The Camden County Historical Society Communicator Spring/Summer 2007
The Making of “Pomona Ale”
Historic Brew Fest Project Produces Real Beer
Three Months after it started in September, the Camden County Historical Society's first foray into old-time beer making techniques came to a triumphant end with the distribution of bottles of “Pomona Hall Ale” to staff and volunteers at December's Christmas party.
The Project began with a one day “Colonial Beer Fest” at which Pennsylvania brewing historian Richard Wagner set up an authentic 18th-century mini brewery in the side yard of Pomona Hall. Starting with fresh hops, barley and malt, Mr. Wagner employed the same handmade wooden, iron and copper implements used by Colonial era residents of southern New Jersey to make the beer that was one of their most important foodstuffs.
As a crowd of home brewing aficionados and other curious visitors watched throughout the day, Mr. Wagner worked up nearly 20 gallons of “mash” (sic wort) or the soupy mixture (sic clear sweet liquid) that is the primary material from which beer is brewed.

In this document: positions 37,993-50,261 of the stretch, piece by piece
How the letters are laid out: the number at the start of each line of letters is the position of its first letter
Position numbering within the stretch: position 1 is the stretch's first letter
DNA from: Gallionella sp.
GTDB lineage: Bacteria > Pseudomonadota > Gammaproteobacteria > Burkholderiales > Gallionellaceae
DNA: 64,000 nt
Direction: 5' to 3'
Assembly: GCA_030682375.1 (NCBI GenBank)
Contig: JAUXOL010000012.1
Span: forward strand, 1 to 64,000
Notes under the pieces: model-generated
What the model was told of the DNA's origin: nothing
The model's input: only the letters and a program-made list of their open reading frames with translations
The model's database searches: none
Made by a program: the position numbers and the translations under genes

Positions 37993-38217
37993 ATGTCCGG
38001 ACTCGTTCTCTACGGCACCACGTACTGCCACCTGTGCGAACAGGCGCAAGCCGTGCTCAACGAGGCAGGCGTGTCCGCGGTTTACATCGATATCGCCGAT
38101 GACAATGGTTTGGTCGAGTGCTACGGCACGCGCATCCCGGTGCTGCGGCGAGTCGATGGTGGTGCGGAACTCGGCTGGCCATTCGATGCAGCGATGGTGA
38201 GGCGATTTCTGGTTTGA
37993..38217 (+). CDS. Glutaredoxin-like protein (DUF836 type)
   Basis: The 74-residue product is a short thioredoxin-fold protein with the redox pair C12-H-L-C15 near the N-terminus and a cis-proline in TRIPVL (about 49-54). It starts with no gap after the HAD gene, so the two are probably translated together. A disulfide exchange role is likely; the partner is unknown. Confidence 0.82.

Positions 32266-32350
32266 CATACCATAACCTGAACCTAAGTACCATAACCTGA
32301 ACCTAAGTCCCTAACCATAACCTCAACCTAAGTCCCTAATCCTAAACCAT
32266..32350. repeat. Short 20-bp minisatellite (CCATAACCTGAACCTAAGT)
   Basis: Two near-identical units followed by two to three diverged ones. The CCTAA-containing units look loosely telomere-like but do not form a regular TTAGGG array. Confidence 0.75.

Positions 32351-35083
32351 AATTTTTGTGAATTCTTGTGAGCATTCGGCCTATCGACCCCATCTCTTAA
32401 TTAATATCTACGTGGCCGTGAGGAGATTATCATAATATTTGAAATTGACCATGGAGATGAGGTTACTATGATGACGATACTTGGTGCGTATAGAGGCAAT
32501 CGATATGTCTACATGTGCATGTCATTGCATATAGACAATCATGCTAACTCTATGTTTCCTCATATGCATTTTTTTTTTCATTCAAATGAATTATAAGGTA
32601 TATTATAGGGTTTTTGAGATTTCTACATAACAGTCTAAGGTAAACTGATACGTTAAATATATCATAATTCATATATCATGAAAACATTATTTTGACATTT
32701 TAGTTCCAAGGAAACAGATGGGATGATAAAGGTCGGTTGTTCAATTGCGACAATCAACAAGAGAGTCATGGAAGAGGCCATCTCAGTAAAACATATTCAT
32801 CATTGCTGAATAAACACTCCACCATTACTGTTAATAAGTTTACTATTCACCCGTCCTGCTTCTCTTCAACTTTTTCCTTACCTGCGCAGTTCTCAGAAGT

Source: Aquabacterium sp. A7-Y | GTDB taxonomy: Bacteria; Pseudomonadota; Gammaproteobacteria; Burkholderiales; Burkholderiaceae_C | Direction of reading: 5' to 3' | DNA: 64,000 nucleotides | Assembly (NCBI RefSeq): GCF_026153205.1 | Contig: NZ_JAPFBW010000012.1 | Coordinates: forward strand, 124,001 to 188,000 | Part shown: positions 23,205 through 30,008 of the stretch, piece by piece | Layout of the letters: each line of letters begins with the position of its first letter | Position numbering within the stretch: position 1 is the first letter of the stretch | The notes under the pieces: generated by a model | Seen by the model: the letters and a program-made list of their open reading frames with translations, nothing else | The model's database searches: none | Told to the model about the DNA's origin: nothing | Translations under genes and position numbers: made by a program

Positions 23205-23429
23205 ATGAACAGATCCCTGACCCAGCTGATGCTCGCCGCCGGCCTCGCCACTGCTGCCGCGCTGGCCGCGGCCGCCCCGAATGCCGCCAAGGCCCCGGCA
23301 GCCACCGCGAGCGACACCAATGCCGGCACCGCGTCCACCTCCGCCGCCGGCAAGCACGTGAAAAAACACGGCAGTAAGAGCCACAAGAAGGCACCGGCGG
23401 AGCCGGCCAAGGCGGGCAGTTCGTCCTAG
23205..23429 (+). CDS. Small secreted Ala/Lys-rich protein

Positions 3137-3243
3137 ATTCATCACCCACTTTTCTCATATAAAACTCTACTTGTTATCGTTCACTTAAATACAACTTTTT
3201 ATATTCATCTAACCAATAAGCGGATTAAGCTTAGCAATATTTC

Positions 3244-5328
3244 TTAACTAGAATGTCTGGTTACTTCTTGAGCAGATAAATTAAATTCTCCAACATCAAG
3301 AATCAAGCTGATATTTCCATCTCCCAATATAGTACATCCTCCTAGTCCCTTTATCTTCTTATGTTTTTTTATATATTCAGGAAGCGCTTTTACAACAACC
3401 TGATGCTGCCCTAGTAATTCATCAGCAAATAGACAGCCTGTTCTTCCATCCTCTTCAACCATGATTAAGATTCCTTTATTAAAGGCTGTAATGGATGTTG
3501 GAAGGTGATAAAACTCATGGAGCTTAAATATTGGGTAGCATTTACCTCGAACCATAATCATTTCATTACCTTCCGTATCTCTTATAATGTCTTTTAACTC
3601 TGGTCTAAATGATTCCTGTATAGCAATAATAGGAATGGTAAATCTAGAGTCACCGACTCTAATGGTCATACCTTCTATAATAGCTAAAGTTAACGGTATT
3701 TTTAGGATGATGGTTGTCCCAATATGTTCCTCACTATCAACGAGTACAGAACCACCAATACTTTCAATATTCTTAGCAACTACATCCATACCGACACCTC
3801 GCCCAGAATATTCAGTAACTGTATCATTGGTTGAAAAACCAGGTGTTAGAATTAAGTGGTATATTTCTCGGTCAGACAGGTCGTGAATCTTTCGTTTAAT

At the end of the day, Roger Gentry, home brewer and husband of Society executive director Linda Gentry, took possession of the mash (sic wort) and oversaw the two-month process of fermentation that turned it into real beer. The final product was decanted into antique blue-glass bottles topped with 19th-century porcelain caps and custom labeled as “Pomona Hall Ale.”
“It really brought to life a major domestic craft of our ancestors,” said Society president Richard Pillatt. “And it was a very unique experience. After all, how often to you get to DRINK history as well as toast your colleagues and friends with it?”